An incentive can mean a few things. Maybe it includes the benefits of membership to your rewards program. It could be the opportunity to learn more about the cool features of a product you’ve launched. A travel company may want to highlight the attractions of top destinations. Showing a little sun and sand during the winter can go a long way when it comes to inspiring wanderlust.

A good marketer should already be in touch with what their audience and customers want. And the incentive you choose to share should appeal to these needs and desires as much as possible. If you’re not sure where to start, look at the posts that have performed the best in the past. Dig into your audience insights and explore the interests of your customers.

A good teaser for a blog post leaves viewers wanting to know more. But don’t oversell it. Clickbait, while sometimes irresistible, can come across as gimmicky and disingenuous.

Of course, there are also more active incentives like promo codes.

5. Strategic targeting

Facebook is known for its ad targeting capabilities, but there are many ways to target an organic Facebook post, too.

First of all, be conscious of your Facebook audience demographics. Don’t take for granted that your followers on Facebook are the same as those following you on LinkedIn, Twitter, Snapchat, or other social media platforms.

For instance, what is the largest age group?

Are they mostly male, female, or gender non-binary?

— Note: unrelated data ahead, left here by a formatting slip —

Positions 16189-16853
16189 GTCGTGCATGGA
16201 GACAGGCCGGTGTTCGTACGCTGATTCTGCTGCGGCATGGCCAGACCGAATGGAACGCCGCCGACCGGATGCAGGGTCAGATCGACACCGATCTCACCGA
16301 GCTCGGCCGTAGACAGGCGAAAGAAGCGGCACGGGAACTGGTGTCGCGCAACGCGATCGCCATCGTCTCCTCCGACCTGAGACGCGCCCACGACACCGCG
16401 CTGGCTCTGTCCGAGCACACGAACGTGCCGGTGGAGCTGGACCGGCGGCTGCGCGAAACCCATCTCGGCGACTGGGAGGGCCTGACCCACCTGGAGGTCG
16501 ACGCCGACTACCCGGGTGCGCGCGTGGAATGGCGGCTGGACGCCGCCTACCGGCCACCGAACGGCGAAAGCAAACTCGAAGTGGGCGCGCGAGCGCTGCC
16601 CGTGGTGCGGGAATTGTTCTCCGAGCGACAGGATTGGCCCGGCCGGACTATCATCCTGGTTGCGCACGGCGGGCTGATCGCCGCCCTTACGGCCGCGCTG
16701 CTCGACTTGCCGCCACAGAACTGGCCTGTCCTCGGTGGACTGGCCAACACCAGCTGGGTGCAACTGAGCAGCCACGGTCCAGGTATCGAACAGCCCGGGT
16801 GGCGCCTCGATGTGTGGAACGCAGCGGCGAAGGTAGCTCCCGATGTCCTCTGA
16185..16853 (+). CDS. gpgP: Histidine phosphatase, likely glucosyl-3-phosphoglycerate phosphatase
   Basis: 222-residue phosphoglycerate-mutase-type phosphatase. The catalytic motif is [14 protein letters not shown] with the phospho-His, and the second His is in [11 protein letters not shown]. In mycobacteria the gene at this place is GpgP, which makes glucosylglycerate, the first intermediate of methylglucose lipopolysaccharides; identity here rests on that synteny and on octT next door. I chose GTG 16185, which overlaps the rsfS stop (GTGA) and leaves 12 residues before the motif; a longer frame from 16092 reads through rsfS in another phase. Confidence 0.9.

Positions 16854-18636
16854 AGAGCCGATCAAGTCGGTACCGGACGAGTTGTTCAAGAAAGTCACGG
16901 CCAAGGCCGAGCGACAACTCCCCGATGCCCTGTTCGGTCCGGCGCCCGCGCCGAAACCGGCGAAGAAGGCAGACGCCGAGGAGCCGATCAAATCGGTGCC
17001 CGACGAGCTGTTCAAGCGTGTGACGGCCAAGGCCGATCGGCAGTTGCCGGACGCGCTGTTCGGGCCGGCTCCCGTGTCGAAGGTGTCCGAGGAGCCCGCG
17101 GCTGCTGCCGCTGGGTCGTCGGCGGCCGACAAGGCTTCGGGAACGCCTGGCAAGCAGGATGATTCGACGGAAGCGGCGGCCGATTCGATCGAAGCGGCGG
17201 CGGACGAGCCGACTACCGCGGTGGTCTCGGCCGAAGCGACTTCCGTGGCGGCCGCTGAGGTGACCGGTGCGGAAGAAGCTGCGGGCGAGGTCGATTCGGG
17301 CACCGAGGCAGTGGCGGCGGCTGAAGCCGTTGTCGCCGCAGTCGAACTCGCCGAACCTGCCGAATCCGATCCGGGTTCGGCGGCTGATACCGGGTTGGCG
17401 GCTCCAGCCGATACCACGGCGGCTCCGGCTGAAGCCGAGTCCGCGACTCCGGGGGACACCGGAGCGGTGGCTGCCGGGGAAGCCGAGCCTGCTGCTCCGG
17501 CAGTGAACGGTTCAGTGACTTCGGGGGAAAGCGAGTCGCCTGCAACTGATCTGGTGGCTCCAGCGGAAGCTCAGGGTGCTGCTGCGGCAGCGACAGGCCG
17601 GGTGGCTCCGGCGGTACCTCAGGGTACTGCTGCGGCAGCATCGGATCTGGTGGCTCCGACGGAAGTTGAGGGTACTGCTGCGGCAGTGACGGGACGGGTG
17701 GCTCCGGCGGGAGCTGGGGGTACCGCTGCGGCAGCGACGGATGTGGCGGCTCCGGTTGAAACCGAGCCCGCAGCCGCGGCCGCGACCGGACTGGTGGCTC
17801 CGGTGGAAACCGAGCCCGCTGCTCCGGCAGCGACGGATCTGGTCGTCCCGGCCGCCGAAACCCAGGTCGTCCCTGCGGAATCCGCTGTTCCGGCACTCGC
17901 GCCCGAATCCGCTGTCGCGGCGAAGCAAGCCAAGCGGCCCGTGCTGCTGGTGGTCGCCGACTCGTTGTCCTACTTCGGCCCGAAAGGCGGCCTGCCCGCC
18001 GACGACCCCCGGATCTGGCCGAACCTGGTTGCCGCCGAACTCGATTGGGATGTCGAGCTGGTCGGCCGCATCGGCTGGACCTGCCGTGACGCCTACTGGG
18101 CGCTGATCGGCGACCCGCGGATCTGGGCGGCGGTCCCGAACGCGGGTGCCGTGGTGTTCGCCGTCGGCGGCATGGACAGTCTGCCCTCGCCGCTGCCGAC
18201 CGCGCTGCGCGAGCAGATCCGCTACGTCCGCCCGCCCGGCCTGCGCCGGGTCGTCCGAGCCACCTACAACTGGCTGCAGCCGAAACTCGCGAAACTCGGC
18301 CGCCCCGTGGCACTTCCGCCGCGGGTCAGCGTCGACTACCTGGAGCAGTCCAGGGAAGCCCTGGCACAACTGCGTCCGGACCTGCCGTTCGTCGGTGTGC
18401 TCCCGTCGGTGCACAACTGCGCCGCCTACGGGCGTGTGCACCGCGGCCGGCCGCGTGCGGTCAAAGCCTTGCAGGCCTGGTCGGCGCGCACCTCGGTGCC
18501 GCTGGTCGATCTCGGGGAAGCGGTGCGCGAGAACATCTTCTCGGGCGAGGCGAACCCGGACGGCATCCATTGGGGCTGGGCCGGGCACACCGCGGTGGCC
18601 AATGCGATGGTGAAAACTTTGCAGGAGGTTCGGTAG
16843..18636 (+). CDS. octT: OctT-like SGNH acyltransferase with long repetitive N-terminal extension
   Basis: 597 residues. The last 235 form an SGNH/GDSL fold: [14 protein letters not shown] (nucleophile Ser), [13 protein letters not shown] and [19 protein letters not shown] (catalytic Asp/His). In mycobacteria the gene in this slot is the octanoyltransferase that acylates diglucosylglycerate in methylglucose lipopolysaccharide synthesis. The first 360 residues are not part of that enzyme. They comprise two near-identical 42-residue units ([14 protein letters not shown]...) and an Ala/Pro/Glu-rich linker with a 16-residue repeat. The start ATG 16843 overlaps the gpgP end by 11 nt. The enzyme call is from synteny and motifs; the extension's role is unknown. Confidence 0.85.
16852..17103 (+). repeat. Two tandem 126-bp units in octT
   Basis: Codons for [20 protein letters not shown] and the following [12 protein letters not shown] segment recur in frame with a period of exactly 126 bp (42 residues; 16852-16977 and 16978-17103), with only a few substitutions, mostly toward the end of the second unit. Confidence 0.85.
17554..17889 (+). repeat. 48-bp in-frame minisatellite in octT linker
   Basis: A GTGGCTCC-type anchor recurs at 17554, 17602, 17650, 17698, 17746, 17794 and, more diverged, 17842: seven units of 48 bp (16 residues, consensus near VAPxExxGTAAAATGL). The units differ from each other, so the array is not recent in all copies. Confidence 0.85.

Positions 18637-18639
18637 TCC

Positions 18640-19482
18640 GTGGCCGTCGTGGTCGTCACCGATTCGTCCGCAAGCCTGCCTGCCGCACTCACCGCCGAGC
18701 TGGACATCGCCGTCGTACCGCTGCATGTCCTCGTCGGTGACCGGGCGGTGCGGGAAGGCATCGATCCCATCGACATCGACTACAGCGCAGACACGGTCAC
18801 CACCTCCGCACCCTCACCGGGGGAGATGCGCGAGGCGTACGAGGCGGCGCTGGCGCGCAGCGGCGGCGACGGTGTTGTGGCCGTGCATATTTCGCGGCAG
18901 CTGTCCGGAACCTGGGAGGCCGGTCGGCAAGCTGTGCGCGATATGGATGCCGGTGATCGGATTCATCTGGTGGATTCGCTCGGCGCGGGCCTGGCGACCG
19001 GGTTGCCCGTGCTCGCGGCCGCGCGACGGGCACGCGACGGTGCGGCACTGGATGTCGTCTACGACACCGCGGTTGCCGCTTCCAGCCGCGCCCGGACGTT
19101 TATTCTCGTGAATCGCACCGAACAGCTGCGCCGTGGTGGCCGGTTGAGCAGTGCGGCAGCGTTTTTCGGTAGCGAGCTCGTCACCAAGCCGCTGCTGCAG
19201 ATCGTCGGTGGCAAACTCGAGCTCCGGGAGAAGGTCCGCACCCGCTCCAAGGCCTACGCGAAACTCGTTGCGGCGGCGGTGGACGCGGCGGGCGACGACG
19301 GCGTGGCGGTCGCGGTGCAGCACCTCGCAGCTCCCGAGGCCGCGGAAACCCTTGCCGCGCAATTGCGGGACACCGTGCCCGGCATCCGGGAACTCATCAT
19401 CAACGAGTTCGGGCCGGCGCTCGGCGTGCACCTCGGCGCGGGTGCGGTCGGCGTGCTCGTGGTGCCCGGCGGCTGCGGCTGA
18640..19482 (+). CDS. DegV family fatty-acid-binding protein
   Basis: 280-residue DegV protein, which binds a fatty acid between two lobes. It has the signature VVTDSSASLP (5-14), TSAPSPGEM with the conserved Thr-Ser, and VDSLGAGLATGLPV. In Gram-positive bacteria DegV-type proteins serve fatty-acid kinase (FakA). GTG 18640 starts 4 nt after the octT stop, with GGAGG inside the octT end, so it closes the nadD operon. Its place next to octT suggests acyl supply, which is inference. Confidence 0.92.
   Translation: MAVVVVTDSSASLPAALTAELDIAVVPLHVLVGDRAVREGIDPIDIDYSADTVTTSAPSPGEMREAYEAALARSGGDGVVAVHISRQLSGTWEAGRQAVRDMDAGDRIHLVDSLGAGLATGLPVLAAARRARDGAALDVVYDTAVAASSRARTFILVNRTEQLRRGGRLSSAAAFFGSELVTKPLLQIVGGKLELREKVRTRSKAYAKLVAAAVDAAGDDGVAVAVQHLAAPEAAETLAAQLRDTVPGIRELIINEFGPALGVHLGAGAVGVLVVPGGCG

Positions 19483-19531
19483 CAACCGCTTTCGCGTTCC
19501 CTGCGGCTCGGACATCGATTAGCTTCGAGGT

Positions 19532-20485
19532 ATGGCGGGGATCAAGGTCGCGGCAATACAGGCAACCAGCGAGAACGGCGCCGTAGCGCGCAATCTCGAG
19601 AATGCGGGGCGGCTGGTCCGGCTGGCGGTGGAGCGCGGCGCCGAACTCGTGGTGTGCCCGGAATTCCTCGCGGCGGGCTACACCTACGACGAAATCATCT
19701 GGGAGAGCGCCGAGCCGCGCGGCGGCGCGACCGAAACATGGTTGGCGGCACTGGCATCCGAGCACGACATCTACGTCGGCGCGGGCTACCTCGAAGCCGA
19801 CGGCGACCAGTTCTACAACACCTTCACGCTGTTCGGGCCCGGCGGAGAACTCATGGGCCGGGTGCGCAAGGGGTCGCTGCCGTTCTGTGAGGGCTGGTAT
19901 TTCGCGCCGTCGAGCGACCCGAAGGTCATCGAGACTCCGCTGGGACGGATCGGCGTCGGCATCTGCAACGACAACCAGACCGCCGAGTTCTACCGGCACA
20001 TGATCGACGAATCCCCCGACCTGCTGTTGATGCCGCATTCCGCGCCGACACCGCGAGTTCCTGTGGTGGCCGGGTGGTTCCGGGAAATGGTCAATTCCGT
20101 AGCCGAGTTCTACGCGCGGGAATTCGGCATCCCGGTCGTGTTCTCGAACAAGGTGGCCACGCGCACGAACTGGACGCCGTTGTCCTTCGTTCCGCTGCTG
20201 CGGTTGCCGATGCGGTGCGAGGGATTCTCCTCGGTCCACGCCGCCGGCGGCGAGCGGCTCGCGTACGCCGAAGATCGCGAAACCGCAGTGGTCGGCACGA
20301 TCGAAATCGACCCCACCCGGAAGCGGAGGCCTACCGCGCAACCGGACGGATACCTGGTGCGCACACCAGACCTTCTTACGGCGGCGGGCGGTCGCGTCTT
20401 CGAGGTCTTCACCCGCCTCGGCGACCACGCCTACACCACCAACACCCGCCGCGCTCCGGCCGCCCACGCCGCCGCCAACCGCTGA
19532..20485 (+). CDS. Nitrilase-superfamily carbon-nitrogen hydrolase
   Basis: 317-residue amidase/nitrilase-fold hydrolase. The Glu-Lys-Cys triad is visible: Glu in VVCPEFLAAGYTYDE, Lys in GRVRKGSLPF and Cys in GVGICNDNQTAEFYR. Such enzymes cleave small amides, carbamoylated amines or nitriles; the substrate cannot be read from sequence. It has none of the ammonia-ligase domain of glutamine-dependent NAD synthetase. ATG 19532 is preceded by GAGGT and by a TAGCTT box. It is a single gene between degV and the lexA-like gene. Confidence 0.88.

Where does most of your audience live?

What are their interests?

Tailor your posts around these insights. If your Facebook audience is mostly female, for example, it may make more sense for you to showcase your women’s clothing line versus men’s.

Timing is another important factor. When is your audience usually online? Hootsuite research finds that the best time to post on Facebook is between 9 a.m. and 2 p.m. EST on Tuesday, Wednesday, or Thursday.

But this can vary. If your audience is largely based in a specific time zone, you’ll want to adjust accordingly. Be sure to use Facebook Analytics to confirm the peak times for your page’s traffic.

More Facebook post tricks

There are a few more tricks you can use to improve your post’s performance. Try pinning the post to the top of your Facebook page to ensure all visitors will see it. If you want to increase the reach of your post and have room in your social media budget, consider boosting it. Or launch a full ad campaign with these high-converting tips and tricks.

Manage your brand’s Facebook presence with Hootsuite. Engage followers, track results, and schedule new posts from a single dashboard. Try it free today.

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By Katie Sehl

Katie is a writer and photographer based in Toronto. She used to be indecisive, but now she's not sure.